News, Straight to the Point

The federal judge who ruled Tuesday that President Barack Obama's executive actions on immigration are unconstitutional has a controversial past which includes slaps on the wrist from the circuit court that oversees his court.

The ruling by U.S. District Judge Arthur J. Schwab of Pennsylvania, who was appointed by George W. Bush in 2002, drew a fierce rebuke from the Justice Department, which called it "unfounded" and "flatly wrong."

Here are some controversies he has been involved in.

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Torture architects were paid $81 million by the CIA. Harsh interrogation techniques, portrayed in "Zero Dark Thirty" as helping the U.S. hunt down Osama bin Laden, didn't actually lead to his capture. And then-Secretary of State Colin Powell was not briefed on torture because the White House feared he would "blow his stack."

These are some more jaw-dropping revelations, along with what TPM reported earlier, contained in the 525-page report released Tuesday by Senate Democrats about the CIA's torture program during the Bush administration.

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Senate Democrats released a long-anticipated report on Tuesday about the CIA torture program that began and ended during the Bush administration, which Intelligence Committee Chair Dianne Feinstein (D-CA) called "morally, legally and administratively misguided."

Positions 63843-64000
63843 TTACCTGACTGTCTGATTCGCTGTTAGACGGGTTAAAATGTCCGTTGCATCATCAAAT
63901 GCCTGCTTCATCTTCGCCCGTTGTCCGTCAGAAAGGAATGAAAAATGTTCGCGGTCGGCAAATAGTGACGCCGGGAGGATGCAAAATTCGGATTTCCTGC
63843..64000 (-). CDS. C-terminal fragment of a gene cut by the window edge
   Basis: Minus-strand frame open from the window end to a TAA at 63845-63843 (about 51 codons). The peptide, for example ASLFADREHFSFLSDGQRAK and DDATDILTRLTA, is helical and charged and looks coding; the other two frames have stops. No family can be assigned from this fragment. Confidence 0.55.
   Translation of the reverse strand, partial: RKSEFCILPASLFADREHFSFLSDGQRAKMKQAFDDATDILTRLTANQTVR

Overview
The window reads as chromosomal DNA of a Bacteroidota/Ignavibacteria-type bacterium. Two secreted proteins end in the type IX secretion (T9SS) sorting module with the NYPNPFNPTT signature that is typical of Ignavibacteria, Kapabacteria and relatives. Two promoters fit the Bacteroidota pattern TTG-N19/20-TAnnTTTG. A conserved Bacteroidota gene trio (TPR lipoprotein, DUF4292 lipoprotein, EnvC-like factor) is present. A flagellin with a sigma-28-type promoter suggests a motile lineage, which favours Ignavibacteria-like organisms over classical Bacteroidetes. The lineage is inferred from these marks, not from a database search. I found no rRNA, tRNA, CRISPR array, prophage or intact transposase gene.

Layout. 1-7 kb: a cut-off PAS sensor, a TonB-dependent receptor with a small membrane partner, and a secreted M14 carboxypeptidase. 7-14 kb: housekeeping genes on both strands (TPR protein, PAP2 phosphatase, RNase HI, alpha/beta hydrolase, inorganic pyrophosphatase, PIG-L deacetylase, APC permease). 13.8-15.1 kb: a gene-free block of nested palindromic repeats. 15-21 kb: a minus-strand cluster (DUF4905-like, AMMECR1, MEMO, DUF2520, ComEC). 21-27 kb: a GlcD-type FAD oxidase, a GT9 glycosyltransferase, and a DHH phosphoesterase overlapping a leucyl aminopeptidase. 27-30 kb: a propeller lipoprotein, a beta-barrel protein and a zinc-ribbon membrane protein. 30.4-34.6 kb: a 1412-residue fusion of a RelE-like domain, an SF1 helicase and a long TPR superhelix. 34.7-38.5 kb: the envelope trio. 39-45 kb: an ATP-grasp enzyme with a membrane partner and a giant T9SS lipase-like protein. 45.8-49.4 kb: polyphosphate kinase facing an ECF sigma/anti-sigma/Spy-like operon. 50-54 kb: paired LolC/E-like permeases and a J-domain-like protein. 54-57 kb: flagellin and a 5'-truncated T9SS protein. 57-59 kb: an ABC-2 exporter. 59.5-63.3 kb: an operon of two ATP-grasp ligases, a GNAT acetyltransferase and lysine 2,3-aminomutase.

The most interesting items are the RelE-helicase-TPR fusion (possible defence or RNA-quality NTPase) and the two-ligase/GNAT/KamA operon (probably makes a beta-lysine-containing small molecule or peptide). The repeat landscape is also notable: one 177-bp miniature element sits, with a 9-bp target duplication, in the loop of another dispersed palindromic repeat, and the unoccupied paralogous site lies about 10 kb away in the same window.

"History will judge us by our commitment to a just society governed by law and willingness to face the truth and say, never again," she said.

Here are five key points made in the report.

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MIT professor Jonathan Gruber faced the music Tuesday. He appeared before the House Oversight Committee to answer questions about his comments on the "stupidity of the American voter" and the "lack of transparency" during the drafting of the Affordable Care Act. Coming more than a month after video of his remarks were revealed, today was the public climax of what has become Gruber-gate.

Whether it was an edifying exercise -- or a chance for House Republicans to score points -- is debatable. But nevertheless, these were the most important moments from the four-plus hours of Gruber's testimony.

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